There was silence for a moment. Then Megan said softly, "Is that what you really think?"
Don looked at her for a moment and then lowered his face into his hands, suddenly aware of how his words could be interpreted with regards to the rest of his team. "I don't know," he said, his voice muffled. He replayed the last few minutes in his head, hearing the frustration that had burst forth and the honesty that he hadn't been showing even to himself. Learn something every day, don't you?
After a few more seconds, he sighed and said, "That thing with Colby yanked the rug out from under all of us, you know?" As if I didn't have enough trust issues already.
"Don, I listened to all of your accounts of what happened the other night. You're right, trusting each other is not the problem." When he raised his head, she went on, "It's trusting the people above you. Nobody told you about Colby. Nobody warned you before leaving you out of a major operation. And me sitting here telling you they don't trust you isn't exactly helping."
He let out a slow breath. "Nobody could tell me about Colby," he replied, turning her words over in his mind.
"Doesn't mean it doesn't hurt," came Megan's quiet response.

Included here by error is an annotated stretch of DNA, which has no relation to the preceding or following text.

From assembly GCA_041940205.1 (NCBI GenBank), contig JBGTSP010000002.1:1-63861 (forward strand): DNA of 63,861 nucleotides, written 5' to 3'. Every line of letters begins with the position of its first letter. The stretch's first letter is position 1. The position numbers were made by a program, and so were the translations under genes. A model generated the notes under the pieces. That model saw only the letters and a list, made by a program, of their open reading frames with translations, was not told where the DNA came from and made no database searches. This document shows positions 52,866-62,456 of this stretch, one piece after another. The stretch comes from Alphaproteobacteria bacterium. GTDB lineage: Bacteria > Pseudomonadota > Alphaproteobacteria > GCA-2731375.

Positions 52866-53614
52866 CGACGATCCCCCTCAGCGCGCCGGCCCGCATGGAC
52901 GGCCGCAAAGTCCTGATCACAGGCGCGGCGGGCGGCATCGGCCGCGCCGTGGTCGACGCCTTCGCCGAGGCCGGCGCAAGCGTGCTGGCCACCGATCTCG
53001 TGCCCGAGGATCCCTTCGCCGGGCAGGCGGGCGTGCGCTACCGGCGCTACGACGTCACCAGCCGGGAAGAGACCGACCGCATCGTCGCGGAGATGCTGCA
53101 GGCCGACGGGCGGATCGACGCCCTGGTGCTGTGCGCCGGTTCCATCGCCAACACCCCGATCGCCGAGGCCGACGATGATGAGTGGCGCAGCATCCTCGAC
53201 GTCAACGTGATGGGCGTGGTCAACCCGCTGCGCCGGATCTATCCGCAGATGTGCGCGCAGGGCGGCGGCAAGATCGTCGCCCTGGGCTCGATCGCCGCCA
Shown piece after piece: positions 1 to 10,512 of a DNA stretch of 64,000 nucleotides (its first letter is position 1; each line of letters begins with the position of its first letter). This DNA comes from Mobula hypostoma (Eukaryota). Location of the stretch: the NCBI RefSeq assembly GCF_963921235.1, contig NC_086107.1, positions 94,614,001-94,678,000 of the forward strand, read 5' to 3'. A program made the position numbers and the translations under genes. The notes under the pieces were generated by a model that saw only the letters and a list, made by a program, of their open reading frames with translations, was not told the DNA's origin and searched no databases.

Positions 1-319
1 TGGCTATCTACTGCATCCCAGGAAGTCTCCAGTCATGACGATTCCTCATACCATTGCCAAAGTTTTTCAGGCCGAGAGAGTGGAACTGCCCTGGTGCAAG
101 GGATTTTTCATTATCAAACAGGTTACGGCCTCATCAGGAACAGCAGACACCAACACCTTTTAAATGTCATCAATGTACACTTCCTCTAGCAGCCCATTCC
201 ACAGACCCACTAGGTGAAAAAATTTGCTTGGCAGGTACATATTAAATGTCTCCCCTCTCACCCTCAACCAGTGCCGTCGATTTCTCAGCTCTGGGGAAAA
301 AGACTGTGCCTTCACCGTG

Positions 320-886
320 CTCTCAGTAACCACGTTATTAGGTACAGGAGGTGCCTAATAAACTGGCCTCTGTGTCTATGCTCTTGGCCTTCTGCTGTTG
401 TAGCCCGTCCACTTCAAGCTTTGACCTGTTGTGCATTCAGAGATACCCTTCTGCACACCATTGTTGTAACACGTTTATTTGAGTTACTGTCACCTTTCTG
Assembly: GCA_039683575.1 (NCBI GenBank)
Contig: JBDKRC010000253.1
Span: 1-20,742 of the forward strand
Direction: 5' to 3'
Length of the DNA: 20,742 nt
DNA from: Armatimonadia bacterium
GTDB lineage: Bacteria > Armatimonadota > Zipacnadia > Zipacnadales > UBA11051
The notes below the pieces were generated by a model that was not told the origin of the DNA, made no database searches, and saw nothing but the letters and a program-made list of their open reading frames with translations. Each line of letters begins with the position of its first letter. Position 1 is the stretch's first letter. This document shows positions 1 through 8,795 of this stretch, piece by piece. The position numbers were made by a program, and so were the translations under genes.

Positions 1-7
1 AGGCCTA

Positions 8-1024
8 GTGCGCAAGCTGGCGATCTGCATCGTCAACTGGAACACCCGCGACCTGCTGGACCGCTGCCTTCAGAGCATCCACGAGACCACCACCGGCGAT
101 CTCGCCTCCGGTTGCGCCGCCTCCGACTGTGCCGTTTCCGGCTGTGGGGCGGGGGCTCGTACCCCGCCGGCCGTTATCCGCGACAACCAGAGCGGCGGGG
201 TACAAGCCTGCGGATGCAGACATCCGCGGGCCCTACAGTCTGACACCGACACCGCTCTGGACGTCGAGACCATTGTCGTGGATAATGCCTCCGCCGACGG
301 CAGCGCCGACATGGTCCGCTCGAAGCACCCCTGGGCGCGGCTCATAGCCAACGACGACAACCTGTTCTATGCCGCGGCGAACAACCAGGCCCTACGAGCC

Looking at her more closely, he could see that she was referring to herself as much as to him. "I don't think I have the market cornered on mistrust right now," he said, lifting his eyebrows.
"You're not so bad at reading people yourself, Don," she replied with a rueful grin. "Or is it basically tattooed on my forehead?"
"Only to someone who knows you," he answered.
She reached over and patted his leg. "So what are my observations to report?"
"You tell me," he instantly responded.
Megan tilted her head to the side and regarded him for a moment. "Confident in yourself and your team, determined to make up for a mistake that wasn't even yours, and more than capable of bringing in the bad guys."
He blinked. "Thanks," he said, infusing his voice with as much sincerity as he could.
Then she reached out and quickly rubbed her knuckles against his cheek. "And in need of a shave, but anyone can see that."
"What, you don't like the rugged look?" Don shot back, drawing down his eyebrows and pretending to look offended.
She rolled her eyes. "Come on, Mr. Rough-and-Ready, we'd better get back inside before someone comes looking for us."